While I see your points and agree this would be a great thing for customers and aspiring creators, look at the other side. If a vendor relies on creating DS/Poser to make a living, the last thing they would probably want is to share their workflow and secrets because it would hurt their income. This market is really small and the last thing needed for a vendor is any competition.
If anything, DAZ should be the ones to publish any tutorials since more vendors is a win/win for them.
The last thing needed for a vendor is any competition? Maybe this is the reason their market share is way too small. Knowing how to do something does not mean: a) you want to do it and/or b) what you do has enough quality as to be marketed.
Using Maya or even Cinema 4D, I can create a human figure, rig it and animate it in less than an hour, and I suppose that if I were willing to spend a few days refining the mesh, I could create something beautiful that could be sold elsewhere. Yet, even if I know how to make a complete a character, I still buy them from specialized vendors and the reason is simple: time is money. Let’s say that I’ve found how valuable is my time and I also happen to know how much time would it take me to do something; hence, it is easy for me to see when something is valued way below or above its price. This, in case you didn’t know, is called “consumer awareness”.
I, for one, would like to know how to set up my characters so I can use DAZ clothes and props. So, I do think we need more tutorials and yes, many more content providers, as I’m kind of tired of seeing the same unrealistic hair styles, clothes and shoes… Just once, I would like to find a complete set of clothing that doesn’t look trashy.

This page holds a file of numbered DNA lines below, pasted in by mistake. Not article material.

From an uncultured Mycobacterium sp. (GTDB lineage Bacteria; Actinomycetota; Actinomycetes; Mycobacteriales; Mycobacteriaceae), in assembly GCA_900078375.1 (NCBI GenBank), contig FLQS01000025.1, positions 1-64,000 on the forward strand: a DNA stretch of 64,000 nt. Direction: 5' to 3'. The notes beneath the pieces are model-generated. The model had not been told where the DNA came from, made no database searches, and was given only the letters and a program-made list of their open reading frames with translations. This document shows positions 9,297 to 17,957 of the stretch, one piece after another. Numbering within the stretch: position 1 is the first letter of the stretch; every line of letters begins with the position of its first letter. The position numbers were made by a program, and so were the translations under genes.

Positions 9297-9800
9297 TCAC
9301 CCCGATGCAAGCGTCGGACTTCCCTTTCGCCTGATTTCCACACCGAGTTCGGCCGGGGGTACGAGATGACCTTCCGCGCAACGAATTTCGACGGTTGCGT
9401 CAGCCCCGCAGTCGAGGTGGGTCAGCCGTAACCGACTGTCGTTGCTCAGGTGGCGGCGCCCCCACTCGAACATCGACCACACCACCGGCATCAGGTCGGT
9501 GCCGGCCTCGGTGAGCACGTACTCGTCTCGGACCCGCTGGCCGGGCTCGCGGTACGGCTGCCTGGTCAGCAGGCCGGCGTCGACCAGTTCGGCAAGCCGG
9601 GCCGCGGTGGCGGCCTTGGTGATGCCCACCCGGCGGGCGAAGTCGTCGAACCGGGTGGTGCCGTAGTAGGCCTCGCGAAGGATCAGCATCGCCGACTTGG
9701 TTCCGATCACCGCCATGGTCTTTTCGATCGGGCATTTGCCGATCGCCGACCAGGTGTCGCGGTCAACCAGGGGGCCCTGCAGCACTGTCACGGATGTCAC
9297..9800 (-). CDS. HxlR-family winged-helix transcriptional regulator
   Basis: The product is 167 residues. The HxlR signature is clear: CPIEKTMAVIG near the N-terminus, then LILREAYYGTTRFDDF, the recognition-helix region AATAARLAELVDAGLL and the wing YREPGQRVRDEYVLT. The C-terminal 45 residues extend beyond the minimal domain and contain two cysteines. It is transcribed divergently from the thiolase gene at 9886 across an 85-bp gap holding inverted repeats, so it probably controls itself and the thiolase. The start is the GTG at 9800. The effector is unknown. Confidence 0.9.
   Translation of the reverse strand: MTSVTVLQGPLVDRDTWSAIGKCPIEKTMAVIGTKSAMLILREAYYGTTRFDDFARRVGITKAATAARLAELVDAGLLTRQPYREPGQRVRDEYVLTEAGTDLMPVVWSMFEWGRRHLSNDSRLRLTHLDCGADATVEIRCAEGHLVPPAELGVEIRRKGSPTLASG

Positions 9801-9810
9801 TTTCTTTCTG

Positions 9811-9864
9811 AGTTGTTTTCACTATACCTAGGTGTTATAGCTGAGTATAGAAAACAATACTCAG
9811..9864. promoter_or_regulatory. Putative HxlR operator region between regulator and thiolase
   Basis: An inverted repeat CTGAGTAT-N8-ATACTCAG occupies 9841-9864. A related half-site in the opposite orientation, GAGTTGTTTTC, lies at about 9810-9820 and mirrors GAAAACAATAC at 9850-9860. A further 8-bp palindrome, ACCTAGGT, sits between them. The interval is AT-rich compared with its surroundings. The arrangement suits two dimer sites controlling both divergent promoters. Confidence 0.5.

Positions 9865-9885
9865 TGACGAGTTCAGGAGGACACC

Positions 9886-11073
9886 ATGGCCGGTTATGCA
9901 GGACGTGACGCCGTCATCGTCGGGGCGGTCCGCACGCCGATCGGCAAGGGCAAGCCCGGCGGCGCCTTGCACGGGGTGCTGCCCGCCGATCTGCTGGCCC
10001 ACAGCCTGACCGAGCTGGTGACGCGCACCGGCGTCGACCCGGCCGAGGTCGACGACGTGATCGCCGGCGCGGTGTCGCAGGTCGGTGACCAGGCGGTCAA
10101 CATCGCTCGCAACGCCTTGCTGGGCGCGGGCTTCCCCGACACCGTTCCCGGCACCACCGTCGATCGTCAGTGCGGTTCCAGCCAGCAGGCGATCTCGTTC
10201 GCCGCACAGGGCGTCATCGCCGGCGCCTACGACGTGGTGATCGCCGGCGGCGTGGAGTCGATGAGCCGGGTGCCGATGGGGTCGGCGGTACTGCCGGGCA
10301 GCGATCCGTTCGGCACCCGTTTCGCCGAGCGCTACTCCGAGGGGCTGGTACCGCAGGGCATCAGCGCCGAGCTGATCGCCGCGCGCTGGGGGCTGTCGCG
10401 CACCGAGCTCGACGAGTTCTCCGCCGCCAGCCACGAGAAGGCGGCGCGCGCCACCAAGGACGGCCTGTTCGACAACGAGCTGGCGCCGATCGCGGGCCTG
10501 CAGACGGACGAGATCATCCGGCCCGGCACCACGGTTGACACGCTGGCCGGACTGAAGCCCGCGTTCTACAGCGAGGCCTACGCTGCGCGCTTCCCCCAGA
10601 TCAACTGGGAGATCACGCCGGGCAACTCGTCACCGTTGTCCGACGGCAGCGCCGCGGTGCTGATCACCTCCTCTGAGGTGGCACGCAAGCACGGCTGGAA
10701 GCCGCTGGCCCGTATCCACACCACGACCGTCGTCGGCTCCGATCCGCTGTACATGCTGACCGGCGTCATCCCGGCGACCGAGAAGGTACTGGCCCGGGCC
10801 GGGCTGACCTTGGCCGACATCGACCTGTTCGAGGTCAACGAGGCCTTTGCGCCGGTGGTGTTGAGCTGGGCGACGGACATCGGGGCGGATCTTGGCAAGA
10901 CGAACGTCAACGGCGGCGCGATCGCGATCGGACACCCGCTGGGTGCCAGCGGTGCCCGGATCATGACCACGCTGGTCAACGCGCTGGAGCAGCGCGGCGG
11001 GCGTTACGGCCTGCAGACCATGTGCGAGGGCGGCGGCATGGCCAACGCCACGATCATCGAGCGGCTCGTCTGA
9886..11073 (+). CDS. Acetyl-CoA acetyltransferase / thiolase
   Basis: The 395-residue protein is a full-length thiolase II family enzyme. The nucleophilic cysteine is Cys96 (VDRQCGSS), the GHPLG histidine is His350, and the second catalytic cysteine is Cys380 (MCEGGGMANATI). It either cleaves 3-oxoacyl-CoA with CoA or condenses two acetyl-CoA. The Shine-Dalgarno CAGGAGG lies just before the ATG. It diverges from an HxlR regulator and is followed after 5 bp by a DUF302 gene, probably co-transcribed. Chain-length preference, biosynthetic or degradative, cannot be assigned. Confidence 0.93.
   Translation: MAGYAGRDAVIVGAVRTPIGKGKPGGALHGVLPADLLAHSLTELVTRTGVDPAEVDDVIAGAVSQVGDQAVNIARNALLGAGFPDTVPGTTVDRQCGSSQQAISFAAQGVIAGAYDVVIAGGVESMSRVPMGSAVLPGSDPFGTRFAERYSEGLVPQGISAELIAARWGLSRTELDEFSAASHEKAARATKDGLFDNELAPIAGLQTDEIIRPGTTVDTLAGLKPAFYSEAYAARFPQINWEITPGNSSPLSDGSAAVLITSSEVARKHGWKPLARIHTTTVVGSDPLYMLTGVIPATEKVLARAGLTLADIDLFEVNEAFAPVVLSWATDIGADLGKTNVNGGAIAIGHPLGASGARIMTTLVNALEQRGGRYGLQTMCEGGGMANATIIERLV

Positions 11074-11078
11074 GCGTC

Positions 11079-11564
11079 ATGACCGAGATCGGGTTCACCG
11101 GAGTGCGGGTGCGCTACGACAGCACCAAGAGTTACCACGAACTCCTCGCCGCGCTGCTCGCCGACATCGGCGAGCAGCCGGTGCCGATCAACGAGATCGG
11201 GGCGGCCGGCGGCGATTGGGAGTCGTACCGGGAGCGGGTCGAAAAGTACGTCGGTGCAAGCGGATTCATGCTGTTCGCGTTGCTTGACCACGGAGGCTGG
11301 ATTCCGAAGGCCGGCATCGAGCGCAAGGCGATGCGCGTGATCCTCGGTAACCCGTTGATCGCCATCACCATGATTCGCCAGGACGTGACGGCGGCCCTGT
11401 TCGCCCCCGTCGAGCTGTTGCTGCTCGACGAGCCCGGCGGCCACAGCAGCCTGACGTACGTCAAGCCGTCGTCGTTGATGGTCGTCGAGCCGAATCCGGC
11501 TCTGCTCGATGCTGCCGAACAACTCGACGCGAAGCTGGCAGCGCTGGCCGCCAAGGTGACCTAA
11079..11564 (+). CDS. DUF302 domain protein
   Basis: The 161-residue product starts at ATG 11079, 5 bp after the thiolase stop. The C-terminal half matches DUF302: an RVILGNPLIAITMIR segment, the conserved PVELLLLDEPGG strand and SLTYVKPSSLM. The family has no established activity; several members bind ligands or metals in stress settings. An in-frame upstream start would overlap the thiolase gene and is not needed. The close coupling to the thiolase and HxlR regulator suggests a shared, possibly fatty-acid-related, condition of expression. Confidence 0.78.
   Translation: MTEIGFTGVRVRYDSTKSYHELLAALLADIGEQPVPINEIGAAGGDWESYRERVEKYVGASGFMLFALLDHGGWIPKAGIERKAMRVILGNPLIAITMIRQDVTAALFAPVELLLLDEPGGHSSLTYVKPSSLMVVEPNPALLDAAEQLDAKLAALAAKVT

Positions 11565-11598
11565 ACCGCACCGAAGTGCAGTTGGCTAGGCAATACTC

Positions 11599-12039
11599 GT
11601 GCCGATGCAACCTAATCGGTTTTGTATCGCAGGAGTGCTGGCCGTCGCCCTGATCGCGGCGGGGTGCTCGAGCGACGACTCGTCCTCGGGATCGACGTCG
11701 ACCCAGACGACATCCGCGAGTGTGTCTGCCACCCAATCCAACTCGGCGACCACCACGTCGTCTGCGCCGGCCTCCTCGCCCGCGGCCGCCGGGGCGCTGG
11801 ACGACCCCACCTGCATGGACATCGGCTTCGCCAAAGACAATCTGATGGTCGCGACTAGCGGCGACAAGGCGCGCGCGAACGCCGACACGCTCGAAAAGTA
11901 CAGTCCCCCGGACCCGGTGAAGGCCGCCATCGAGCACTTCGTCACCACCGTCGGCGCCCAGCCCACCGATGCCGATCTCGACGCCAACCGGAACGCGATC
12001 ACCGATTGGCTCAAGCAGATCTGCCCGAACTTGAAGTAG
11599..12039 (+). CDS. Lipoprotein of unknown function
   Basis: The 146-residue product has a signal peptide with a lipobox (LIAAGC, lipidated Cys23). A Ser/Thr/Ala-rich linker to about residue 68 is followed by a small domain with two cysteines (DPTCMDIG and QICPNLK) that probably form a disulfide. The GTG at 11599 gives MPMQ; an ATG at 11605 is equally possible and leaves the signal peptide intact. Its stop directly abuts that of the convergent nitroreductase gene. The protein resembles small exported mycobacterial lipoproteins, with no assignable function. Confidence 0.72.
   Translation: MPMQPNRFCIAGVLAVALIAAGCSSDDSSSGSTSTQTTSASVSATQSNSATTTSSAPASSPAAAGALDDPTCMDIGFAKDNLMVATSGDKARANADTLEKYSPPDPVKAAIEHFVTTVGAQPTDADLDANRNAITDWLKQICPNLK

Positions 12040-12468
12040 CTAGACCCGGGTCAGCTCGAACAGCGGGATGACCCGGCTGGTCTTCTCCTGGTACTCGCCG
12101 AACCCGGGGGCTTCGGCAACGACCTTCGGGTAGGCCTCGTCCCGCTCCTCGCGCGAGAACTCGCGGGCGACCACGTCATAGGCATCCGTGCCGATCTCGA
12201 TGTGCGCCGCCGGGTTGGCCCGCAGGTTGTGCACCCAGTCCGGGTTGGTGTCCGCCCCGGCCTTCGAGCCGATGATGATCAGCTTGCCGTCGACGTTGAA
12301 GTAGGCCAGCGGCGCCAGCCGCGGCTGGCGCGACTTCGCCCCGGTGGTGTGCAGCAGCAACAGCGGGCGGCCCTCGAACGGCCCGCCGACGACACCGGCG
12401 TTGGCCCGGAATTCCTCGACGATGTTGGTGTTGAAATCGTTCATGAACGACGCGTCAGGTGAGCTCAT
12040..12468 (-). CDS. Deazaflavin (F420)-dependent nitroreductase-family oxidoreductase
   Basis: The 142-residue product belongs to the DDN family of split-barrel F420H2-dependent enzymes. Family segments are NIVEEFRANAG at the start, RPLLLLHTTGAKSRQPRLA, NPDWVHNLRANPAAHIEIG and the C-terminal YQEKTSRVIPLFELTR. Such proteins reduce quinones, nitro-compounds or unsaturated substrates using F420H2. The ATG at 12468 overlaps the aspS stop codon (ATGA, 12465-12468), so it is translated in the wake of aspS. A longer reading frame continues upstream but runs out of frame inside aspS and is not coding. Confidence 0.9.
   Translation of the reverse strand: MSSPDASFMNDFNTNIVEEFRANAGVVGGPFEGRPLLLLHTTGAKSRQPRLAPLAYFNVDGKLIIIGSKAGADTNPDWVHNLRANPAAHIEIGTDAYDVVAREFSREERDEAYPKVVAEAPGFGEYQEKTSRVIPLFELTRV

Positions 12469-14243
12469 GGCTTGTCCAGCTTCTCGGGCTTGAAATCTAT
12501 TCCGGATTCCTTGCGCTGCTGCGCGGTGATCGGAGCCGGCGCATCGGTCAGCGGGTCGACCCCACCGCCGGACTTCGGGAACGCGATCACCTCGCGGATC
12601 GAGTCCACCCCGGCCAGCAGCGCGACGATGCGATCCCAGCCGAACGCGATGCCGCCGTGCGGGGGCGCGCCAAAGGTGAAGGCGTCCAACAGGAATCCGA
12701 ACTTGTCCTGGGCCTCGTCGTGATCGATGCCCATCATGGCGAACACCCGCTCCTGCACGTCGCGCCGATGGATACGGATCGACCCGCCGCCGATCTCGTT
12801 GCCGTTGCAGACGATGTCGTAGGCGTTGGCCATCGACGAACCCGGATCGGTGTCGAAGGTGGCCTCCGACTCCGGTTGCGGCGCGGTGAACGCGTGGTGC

Having more vendors won’t change the factors that result in those items predominating. It’s been explained and argued to death, so I’m not going into it again. What I wanted to say was:
I’m never averse to sharing information, and in fact do so a great deal on my deviantart. Sometimes people contact me via PM with questions, and I happily answer those, too. I am not the only PA of whom this is true. And there are paid tutorials as well.
It’s not a question of “can an aspiring creator find the information?” It’s a question of “are they willing to put in the effort, and can they afford the startup time to producing quality content?”
The second and third points are what keep people out of doing this for a living, not the first one. it can be challenging and tedious. Some people are already in a full time job to support a family and don’t have the energy to take this on as a second one (very understandable). Some people are stopped by interfaces or tutorial formats, in which case 3d is not a good career for them in general. Some people can’t afford the hardware startup cost, which can be high.
Take a look at this thread:
This guy is running into some obstacles, but he isn’t giving up. I don’t see that kind of attitude very often, which is why you see me continuing to try to help him. (Also, some of the problems he’s having are down to me not being that great at writing tutorials; you should all be grateful that the people selling commercial ones are much better at it than I am.)